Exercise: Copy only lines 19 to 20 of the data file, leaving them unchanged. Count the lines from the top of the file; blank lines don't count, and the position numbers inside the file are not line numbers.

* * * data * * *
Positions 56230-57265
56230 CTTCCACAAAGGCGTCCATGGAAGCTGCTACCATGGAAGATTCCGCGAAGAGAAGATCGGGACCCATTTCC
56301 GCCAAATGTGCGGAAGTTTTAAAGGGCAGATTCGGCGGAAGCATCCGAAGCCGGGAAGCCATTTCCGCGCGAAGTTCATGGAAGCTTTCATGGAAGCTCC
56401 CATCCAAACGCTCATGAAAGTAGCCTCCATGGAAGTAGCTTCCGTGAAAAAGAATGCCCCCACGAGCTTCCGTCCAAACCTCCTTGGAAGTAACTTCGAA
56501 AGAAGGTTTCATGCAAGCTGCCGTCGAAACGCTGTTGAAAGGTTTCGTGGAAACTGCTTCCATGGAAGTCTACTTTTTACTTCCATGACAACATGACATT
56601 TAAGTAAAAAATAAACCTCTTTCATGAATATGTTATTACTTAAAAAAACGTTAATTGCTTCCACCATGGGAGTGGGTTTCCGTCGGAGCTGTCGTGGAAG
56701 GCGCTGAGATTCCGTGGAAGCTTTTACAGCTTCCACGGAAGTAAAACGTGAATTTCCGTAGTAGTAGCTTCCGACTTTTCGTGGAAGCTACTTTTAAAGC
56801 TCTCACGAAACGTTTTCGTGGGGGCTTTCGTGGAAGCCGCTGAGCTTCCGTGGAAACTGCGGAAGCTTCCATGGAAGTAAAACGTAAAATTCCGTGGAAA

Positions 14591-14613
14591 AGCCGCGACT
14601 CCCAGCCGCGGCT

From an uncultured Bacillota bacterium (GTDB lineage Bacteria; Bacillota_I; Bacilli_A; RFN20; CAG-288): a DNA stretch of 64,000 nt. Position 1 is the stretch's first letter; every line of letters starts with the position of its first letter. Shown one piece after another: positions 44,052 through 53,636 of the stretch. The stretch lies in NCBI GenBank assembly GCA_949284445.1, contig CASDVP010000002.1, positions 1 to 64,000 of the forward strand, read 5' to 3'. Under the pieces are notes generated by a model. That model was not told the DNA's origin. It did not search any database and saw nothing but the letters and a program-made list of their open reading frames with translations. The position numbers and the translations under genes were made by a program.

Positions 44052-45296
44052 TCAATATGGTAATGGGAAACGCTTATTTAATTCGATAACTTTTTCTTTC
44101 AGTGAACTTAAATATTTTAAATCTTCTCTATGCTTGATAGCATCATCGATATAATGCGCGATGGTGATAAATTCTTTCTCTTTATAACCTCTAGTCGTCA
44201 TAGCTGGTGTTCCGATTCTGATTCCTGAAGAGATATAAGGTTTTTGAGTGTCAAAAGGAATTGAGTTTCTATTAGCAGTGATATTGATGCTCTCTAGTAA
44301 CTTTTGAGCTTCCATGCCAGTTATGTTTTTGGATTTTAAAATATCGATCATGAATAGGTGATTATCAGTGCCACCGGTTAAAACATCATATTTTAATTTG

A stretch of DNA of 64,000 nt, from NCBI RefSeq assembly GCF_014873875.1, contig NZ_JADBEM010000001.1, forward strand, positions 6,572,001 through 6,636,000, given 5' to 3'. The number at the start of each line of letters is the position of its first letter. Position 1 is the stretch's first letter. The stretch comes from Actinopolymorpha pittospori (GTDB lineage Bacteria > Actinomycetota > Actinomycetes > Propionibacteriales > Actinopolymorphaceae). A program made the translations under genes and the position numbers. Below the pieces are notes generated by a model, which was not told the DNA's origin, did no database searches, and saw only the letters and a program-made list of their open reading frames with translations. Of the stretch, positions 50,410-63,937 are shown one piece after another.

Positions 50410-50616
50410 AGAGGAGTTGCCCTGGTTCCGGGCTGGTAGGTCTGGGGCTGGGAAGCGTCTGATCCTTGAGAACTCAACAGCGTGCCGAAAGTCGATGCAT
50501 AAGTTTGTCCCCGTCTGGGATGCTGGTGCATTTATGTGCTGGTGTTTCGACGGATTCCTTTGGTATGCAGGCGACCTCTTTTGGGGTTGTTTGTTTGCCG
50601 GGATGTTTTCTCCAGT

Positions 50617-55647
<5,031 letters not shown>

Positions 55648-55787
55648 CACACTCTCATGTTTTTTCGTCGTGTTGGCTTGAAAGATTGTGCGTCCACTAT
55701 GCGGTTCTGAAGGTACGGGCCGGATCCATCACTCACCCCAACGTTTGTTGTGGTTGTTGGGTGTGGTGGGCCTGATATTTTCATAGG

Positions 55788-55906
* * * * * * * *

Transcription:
Positions 50410-50616
50410 AGAGGAGTTGCCCTGGTTCCGGGCTGGTAGGTCTGGGGCTGGGAAGCGTCTGATCCTTGAGAACTCAACAGCGTGCCGAAAGTCGATGCAT